Here's How One Local Women's Funding Group Is Responding to Trump Policies
Not surprisingly, a big theme in our coverage lately has been grantmaking in response to new Trump policies. We've written about a number of foundations, as well as collaborations, that are putting up extra money for the protection of immigrants, refugees, the LGBTQ community, the uninsured, and even journalists.
There's so much going on that we've created a new section of IP, Trump Effect, to keep track of it all.
Trump Effect funding has often come in the form “emergency grants,” with funders pushing these efforts to the forefront of their priority lists, likely at the expense of something else that isn’t quite so urgent—although it's always hard to know what isn't getting funding as a result of these moves. Without a doubt, though, Trump administration policies and actions are affecting the priorities of both local and national funders, potentially changing the philanthropic landscape in significant ways for at least the next four years.
But one type of foundation we haven’t talked about much lately is women’s foundations and how they’re responding to Trump’s first months in office. We wrote a piece back in November on how some funders in this space were likely to deal with Trump policies, but a lot has happened since then. Women have organized marches all around America and the world, and are speaking out about equality and empowerment like never before.
Meanwhile, funders in the gender equity space are grappling with a growing list of urgent issues—including the reinstitution of the "global gag rule," possible cuts to Planned Parenthood, a new conservative nominee for the Supreme Court, threats to contraception access if Obamacare is repealed, and now the risks of deportation immigrant women face.
That's a lot to deal with, and apart from what top national funders like NoVo are doing, there's new activity by women funders at the local level to mount an effective response. A case in point is a recent round of grants by the Chicago Foundation for Women (CFW). This is a foundation that has always focused on equal opportunities and rights for women and girls, and that cause feels more important than ever before right now.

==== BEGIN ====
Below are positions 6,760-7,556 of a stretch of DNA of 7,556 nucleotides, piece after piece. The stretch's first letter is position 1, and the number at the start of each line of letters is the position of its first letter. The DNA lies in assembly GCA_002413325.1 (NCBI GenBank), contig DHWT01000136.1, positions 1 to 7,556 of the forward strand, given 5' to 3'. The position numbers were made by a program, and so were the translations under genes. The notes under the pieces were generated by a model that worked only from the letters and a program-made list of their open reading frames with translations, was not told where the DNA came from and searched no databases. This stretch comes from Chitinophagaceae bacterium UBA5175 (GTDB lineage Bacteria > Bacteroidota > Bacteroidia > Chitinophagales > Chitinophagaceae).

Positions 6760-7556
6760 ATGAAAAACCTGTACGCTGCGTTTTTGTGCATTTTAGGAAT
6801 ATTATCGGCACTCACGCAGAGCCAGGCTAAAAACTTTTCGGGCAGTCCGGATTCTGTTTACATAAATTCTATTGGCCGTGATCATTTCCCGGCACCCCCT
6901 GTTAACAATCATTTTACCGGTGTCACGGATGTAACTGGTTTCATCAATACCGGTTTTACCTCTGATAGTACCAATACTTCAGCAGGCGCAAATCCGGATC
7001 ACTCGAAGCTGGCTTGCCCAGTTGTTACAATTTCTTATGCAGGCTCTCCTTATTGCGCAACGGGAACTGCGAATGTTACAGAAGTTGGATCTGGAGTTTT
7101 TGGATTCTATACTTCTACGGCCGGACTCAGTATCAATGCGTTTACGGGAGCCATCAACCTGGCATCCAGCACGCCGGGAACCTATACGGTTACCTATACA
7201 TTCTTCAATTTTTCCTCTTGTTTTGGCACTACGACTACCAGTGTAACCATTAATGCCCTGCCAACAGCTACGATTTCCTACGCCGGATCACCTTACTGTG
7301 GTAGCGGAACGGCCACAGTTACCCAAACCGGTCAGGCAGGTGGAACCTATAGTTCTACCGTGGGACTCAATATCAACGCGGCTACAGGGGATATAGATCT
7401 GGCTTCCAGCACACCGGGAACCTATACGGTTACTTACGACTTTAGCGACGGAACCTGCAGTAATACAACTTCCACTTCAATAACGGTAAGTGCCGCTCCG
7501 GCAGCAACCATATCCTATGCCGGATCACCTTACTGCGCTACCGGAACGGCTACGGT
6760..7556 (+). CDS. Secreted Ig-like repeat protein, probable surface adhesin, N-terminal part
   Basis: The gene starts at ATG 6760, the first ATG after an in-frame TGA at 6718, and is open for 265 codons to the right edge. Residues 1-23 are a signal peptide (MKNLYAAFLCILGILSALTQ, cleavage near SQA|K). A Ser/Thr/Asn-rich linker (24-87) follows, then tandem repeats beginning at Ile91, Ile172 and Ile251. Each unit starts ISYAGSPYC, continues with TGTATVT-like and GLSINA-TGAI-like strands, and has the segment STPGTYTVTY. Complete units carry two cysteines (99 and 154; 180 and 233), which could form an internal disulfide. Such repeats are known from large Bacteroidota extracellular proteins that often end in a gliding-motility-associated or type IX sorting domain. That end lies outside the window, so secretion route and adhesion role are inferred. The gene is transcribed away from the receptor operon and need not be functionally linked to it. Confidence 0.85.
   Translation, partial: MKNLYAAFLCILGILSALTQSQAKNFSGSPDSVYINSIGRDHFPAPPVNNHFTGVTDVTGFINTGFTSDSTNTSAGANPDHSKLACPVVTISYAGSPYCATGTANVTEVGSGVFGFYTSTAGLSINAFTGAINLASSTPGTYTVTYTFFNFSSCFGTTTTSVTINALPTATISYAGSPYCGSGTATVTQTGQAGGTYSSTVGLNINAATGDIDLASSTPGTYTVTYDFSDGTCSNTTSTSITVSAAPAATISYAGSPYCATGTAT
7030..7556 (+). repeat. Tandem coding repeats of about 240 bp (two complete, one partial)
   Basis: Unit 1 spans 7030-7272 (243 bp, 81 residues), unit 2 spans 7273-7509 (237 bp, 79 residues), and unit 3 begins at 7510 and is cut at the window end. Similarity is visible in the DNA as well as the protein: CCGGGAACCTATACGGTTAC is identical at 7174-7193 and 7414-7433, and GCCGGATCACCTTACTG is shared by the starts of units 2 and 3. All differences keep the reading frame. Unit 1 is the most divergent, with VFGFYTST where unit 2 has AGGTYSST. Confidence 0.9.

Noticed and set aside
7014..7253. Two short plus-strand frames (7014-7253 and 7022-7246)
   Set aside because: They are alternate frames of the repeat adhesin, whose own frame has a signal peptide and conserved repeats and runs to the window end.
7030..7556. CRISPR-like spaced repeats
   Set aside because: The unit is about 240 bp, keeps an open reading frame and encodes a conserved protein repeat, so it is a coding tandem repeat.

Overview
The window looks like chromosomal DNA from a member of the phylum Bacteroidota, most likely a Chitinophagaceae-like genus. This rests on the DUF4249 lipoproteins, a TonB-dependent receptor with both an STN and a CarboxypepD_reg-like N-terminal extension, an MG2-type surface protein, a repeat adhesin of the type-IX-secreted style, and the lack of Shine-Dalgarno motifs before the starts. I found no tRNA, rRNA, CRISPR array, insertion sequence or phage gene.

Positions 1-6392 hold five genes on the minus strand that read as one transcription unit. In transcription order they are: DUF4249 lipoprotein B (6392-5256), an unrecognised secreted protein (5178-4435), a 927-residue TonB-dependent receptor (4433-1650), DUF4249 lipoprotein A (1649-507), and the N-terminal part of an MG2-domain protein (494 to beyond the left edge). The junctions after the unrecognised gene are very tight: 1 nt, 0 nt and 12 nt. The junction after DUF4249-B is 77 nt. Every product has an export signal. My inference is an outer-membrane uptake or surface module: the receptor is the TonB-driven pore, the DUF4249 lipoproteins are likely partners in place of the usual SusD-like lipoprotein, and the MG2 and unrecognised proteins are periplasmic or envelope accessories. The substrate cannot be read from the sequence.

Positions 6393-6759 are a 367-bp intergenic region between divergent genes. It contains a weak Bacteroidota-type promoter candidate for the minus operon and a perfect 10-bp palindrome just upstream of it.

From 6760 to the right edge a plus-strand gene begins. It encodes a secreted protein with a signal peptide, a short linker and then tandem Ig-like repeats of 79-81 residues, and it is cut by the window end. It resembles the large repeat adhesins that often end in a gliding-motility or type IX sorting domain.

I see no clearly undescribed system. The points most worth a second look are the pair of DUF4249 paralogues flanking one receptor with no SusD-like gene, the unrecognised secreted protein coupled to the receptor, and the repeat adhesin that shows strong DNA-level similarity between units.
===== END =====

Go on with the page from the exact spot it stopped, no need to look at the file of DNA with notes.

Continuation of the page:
CFW recently announced 29 new grants totaling $50,000 as part of its 100 Day Fund. The fund's name is a reference to the first 100 days of the Trump administration. And the purpose of these new rapid-response grants is to fuel the pushback in Chicago to Trump policies by spurring on more civic engagement and advocacy efforts. Like other major U.S. cities, Chicago has seen a surge in activism since Trump's election. In January, as many as 250,000 people joined the women's march downtown to protest Trump. But a big question is how to keep up this momentum over time.
“We’ve been proud to see the Chicago region step up and stand together to promote our shared values of diversity and equality,” said CFW President and CEO K. Sujata. “The grants from The 100 Day Fund will help sustain this wave of activism beyond the early days of this administration, and move us closer to our goal of gender equity in our lifetime.”
Some of CFW’s grant money supported the Women’s Marches on Washington and Chicago, but it’s also going toward more long-term projects. Topics that are most in focus with CFW’s rapid-response grants right now include immigration, worker's rights, healthcare, and getting people involved in the political process by connecting them to their elected officials.
Highlighted grantees include Arise Chicago: Immigrant Working Women Rapid Response, She Crew, The Four Hijabs: 2017 Tour, and the Partnership for Safer Lake County Summit of Leaders. All of the new grantees received between $500 and $2,500, and a full list of grantees is available here.
The 100 Day Fund is part of a larger CFW effort called The 100% project, which has a goal of boosting economic security and ending gender bias in Chicago by 2030.
CFW is also hosting a week-long conversation series called Talk It Out, which is focused on ending gender bias. The new grantees are participating in this event, and absolutely anyone can register online to host a conversation and receive a host toolkit to discuss new ways to put women’s issues at the forefront. Talk It Out runs from March 26 to April 1.
As new Trump policies are announced daily, most recently to revoke protections for transgender students, it's hard to recall a moment when women’s philanthropy felt as urgent as it does now. Fortunately, this part of the funding world has seen considerable growth in recent years, with new donors coming aboard and new collaborations emerging. Much of the action has been at the local level, as women's funds have gained steam. Over the next year, keep an eye on outfits like the Chicago Foundation for Women as they emerge as leaders in the effort to resist Trump policies.